by Moriah Harris-Rodger
Author: Mildred A. Martin, (Green Pastures Press, HC 67, Box 91-A, Mifflin, PA 17058.) Books and workbooks are available at Amazon.com for $5 - $16+ (Age range varies depending upon the book, from 4 up)
The Miller Family book collection, written by Mildred A. Martin, is for young children to learn about conservative Christian values, using the King James Version of the Bible. Most of the books are about a fictional Amish family named "The Millers." They are a caring family that is made up of a mother, a father and their children. Most of the books have beautiful sketches throughout and all of them have a strong Christian message.
The first book of the collection, first published in 1989, is "Wisdom and the Millers: Proverbs for Children," 159 pages long. The book is written for children ages 6 to 13. It is a collection of 25 short stories that are centered on scripture, with a beautiful sketch for almost every story. Each story shows how the Miller Family uses the Bible to learn how to be good people and Christians. Some of the stories show how the parents teach the children lessons through Bible study and could probably be used in correlation with a Bible study.
"Working with Wisdom" is the workbook that goes with "Wisdom and the Millers." It has a section for each short story from the book and verifies reading comprehension and encourages further contemplation of the topics discussed in the stories. Some of the activities are a word search, proofreading practice, vocabulary and practicing looking things up in the Bible.
The second book, first published in 1992, is "Storytime with the Millers," 110 pages long. It is a collection of 12 short stories that have large print, few words to a page and at least one sketch per story so a young reader can follow along, written for children ages 4 to 8. Each of these stories is about the members of the Miller family and shows how the Bibleís lessons are applicable to their lives. Some of the lessons are obedience, returning good for evil and kindness.
The third book is "Missionary Stories with the Millers," 202 pages long. The book was written for children of all ages but does not have sketches to correlate with the stories. It is a collection of 29 short stories that are based on true stories from all over the world. Each story begins with a map that highlights the country discussed. They tell stories about the missionariesí experiences, and how they use Godís Word to make decisions, even when they are so far away from their safe and familiar surroundings. Some parts of the stories may be graphic for young children, so reading these with a parent, who can discuss these parts with them, may be a good idea. Martin isnít gratuitous with her descriptions however, and includes these parts to show the intensity of the situations. Martin bases these short stories on incidents in books like "Out of the Jaws of the Lion" and "Into the Glory."
The fourth book is "Prudence and the Millers," 190 pages long. The first short story of the book defines prudence according to Proverbs 22:3, "A prudent man forseeth the evil, and hideth himself; but the simple pass on and are punished." The dictionary they use defines it as "skill and good judgment" and "caution or circumspection as to danger or risk." Mr. Miller says that it is prudence that keeps "Christians safe from many of the dangers that ungodly people fall into," and uses the examples of AIDS, cigarettes, drugs, alcohol and dressing "half-naked." Each short story explains how to be prudent in different scenarios and is for children at the fourth to sixth grade levels.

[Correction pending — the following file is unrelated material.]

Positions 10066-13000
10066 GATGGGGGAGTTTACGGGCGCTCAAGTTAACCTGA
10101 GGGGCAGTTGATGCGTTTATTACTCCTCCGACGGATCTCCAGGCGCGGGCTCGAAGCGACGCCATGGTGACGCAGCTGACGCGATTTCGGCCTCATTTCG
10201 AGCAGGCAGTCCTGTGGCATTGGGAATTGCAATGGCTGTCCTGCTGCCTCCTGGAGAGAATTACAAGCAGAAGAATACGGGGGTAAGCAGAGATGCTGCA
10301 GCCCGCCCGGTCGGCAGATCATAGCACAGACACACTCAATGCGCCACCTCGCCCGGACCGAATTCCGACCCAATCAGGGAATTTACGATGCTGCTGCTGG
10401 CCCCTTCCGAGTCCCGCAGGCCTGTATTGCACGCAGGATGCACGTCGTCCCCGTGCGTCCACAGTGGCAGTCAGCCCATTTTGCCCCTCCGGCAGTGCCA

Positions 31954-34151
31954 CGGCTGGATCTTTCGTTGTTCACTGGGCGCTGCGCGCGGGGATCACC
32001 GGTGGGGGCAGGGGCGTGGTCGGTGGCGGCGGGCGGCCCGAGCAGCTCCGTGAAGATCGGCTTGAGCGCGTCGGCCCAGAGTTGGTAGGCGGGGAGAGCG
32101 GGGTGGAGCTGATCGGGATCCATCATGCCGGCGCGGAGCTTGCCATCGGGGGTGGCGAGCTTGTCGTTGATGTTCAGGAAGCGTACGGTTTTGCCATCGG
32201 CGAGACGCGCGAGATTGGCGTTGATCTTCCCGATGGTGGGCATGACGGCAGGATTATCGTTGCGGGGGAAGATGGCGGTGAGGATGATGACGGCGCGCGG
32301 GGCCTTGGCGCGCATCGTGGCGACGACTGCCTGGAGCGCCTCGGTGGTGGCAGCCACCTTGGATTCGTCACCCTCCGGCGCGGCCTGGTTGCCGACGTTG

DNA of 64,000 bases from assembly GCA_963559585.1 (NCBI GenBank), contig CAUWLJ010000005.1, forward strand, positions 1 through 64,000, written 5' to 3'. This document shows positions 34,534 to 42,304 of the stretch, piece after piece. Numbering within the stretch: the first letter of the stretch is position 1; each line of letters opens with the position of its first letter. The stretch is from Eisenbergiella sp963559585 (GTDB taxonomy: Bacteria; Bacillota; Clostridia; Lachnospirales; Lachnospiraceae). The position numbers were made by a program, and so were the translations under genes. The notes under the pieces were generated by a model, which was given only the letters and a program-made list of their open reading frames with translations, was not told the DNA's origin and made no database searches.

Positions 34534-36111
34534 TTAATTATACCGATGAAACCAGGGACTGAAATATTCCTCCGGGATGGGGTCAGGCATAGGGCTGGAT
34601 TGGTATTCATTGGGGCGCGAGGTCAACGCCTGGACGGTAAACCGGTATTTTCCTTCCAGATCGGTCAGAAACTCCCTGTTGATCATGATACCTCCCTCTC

"Prudence and Your Health" is the workbook that goes with "Prudence and the Millers." It was arranged so that a child can read a short story in "Prudence and the Millers" and then fill out the workbook pages that teach further lessons about prudence. The main focus of the book, though, is on taking care of oneís body and social etiquette. Some of the topics are anatomy, illnesses, healthy attitudes, teeth, muscles, eyes, the respiratory system, respect for privacy, poisonous plants and setting the table.
The final book of the set, published in 1995, "School Days with the Millers," is 157 pages long. The book was written for children ages 7 to 14, almost every story with a picture. Its stories are also written with moral values, and it is formatted similarly to "Wisdom and the Millers" and "Storytime with the Millers." But, instead of the farm setting of "Wisdom and the Millers" or the home setting of the "Storytime with the Millers," "School Days with the Millers" is set at school. The stories often involve problems with school and the Bible passages that help. A child doesnít have to attend school, though, to benefit from these lessons. The lessons can solve any social problems they may have. Basically the book teaches about dealing with people and having a positive self-esteem.
Martin also created an art book to go along with the series of books, "Make and Do with the Millers." Children can color, decorate and fill out the workbook as they go through the stories. At the bottom of each page is a two-line rhyming verse that correlates with the lesson that the story on that page is about. It is a fun way for children to express their creativity after reading the stories.
The collection of books and workbooks, is available at some
bookstores and online, or you can write to Green Pastures Press, HC 67, Box
91-A, Mifflin, PA 17058.
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